What is Estrogen Dominance?

by | Aug 1, 2020

Image of Endocrinology text book and estrogen diagrams

When searching for information about hormone imbalances, it is likely you’ll come across the term “Estrogen Dominance”.

Estrogen dominance has emerged as a buzzword over the past ten years, and is used to describe a hormonal imbalance commonly observed in women. It should be noted that estrogen dominance is not a medical diagnosis, but rather an umbrella term that encompasses the symptoms that occur when estrogen is elevated relative to progesterone – it’s balancing counterpart.

While estrogen dominance is not a standalone condition, it is a pattern that many functional medicine practitioners observe in practice.

This video provides a summary of “estrogen dominance”:




Understanding Estrogen and its Metabolites

Estrogen is a group of hormones that are important for our menstrual health and fertility, protects our bones and supports cognitive health. It is the hormone that keeps us feeling youthful and sexy. While having adequate estrogen levels are important, too much estrogen can cause issues.

The symptoms of estrogen dominance in women and people who menstruate include:

  • Short or irregular menstrual cycles
  • Painful periods
  • Mood swings and irritability
  • Cyclic breast tenderness
  • Heavy periods
  • Breast cysts
  • Anxiety
  • Weight gain


For men:

  • Enlarged breasts
  • Sexual dysfunction
  • Infertility

Why Does This Happen?

The truth is: there is not one single cause of “estrogen dominance”, there are multiple. Elevated estrogen activity can happen secondary to certain conditions (i.e. PCOS), or may be a result of normal fluctuations in hormones with age (i.e. perimenopause).

Estrogen dominance does not refer to medical conditions that cause gross elevations in estrogen, such as aromatase excess syndrome or adrenal cancer, but rather encompasses the hormonal imbalance that is influenced by diet, lifestyle, and natural hormonal fluctuations.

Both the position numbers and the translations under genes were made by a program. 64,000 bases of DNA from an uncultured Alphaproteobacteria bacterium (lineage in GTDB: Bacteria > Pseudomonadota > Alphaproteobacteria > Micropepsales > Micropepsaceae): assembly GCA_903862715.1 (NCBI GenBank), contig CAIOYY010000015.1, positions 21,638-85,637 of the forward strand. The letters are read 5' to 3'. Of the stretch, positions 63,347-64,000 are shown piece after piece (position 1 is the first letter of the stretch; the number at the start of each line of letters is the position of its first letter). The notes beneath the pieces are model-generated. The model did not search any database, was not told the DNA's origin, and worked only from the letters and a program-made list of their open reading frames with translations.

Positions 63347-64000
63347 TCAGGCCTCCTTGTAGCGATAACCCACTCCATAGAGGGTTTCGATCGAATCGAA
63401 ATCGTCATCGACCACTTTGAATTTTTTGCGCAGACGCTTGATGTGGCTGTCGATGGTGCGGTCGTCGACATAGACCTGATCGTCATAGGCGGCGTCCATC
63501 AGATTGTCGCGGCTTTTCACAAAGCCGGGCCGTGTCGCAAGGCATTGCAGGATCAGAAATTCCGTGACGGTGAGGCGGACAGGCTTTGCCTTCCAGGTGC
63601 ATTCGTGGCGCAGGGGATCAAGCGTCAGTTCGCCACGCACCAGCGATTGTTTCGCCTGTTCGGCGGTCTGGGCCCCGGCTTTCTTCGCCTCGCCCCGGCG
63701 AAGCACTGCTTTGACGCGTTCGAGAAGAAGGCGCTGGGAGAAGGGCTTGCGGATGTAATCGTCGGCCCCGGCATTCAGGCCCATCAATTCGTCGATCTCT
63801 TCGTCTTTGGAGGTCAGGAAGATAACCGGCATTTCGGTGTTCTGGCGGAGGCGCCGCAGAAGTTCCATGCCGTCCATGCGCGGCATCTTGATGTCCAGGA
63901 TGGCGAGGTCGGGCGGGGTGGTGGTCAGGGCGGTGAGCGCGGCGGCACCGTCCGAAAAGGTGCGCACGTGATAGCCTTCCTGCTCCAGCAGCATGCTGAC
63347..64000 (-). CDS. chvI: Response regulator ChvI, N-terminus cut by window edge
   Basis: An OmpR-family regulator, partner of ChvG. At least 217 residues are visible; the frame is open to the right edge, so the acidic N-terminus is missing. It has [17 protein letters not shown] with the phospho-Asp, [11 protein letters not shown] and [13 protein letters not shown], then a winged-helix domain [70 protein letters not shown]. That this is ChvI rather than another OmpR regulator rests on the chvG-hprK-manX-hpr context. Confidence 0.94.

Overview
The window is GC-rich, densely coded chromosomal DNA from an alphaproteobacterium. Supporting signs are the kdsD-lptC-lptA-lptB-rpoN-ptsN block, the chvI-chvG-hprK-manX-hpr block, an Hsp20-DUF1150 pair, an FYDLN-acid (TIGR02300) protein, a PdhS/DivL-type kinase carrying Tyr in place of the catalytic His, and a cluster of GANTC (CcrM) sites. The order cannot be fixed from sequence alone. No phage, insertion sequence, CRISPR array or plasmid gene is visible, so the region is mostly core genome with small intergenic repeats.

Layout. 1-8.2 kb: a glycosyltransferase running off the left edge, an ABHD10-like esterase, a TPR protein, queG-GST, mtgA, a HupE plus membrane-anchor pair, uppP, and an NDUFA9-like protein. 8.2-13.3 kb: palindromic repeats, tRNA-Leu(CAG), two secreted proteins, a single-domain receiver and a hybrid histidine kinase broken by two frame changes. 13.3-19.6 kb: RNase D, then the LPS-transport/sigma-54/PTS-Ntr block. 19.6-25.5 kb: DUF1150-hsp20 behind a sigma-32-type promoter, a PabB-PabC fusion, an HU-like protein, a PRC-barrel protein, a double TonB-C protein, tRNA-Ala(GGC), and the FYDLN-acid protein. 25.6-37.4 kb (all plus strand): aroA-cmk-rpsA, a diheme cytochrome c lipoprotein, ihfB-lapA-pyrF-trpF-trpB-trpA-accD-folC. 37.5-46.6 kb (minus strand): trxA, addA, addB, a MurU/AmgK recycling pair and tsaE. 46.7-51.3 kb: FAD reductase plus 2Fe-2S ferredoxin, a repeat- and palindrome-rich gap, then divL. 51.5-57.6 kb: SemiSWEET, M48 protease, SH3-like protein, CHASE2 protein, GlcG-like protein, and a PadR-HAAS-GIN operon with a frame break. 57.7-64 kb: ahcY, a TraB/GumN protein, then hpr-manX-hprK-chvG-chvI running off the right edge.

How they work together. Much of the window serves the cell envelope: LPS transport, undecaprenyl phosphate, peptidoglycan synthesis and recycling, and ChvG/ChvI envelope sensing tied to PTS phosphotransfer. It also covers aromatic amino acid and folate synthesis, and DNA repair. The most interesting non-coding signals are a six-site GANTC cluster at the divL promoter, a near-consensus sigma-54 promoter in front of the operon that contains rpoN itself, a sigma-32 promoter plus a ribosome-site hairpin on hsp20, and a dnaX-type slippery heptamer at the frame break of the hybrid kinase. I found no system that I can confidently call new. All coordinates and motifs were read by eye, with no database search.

Some of the proposed or observed causes of estrogen dominance include

In general:

  • Sub-optimal hormone metabolism
  • Gut dysbiosis and low fibre diet
  • Elevated estrogen exposure
  • Alcohol consumption



  • Failure of ovulation (i.e. due to PCOS)
  • Perimenopause



  • Weight
  • Inflammation

How To Determine If You Have Estrogen Dominance.

If you suspect that you may be experiencing symptoms of estrogen dominance, it is important to investigate with a health-care provider. The multiple causes of estrogen dominance further underline the need for individualized care.

This starts with identifying WHY you’re experiencing these symptoms. Is it poor estrogen metabolism? Is it PCOS? Are you in perimenopause? Certain conditions should be ruled out, or diagnosed and treated.

The functional medicine approach to addressing estrogen dominance starts with identifying the root cause, using comprehensive testing, and building a plan to balance hormones and restore function within the body.

The beauty of addressing estrogen dominance from a functional medicine approach is that we have a lot of tools to use, which can be gentle and effective.

If you’re interested in further investigating your hormones, you can book a complimentary 15-minute meeting, to ask questions about my approach in balancing hormones.

Further reading:

    1. Miao, S., Yang, F., Wang, Y., Shao, C., Zava, D. T., Ding, Q., & Shi, Y. E. (2019). 4-Hydroxy estrogen metabolite, causing genomic instability by attenuating the function of spindle-assembly checkpoint, can serve as a biomarker for breast cancer. American journal of translational research, 11(8), 4992.1.

    2. Samavat, H., & Kurzer, M. S. (2015). Estrogen metabolism and breast cancer. Cancer letters, 356(2), 231-243.

    3. Baker, J. M., Al-Nakkash, L., & Herbst-Kralovetz, M. M. (2017). Estrogen–gut microbiome axis: physiological and clinical implications. Maturitas, 103, 45-53.

    4. Aubertin-Leheudre M, Gorbach S, Woods M, Dwyer JT, Goldin B, Adlercreutz H. Fat/fiber intakes and sex hormones in healthy premenopausal women in the USA. J Steroid Biochem Mol Biol 2008;112: 32–9.

    5. Recommended Daily Fibre Intake. (2019, April 08). Retrieved June 30, 2020, from https://cdhf.ca/health-lifestyle/recommended-daily-fibre-intake/

    6. Quagliani, D., & Felt-Gunderson, P. (2017). Closing America’s fiber intake gap: communication strategies from a food and fiber summit. American journal of lifestyle medicine, 11(1), 80-85.

    7. Muti P, Trevisan M, Micheli A, et al. Alcohol consumption and total estradiol in premenopausal women. Cancer Epidemiol.Biomarkers Prev. 1998; 7:189–193. [PubMed: 9521430]

    8. Noth, R. H., & WaIter Jr, R. M. (1984). The effects of alcohol on the endocrine system. Medical Clinics of North America, 68(1), 133-146.

    9. Yilmaz, B., Terekeci, H., Sandal, S., & Kelestimur, F. (2019). Endocrine disrupting chemicals: Exposure, effects on human health, mechanism of action, models for testing and strategies for prevention. Reviews in Endocrine and Metabolic Disorders, 1-21.

    10. Crinnion, W. J., & Pizzorno, J. E. (2018). Clinical Environmental Medicine-E-BOOK: Identification and Natural Treatment of Diseases Caused by Common Pollutants. Elsevier Health Sciences.

    11. Siiteri, P. K. (1987). Adipose tissue as a source of hormones. The American journal of clinical nutrition, 45(1), 277-282.

    12. Berga, S. L. (2019). Stress-induced anovulation. In Stress: Physiology, Biochemistry, and Pathology (pp. 213-226). Academic Press.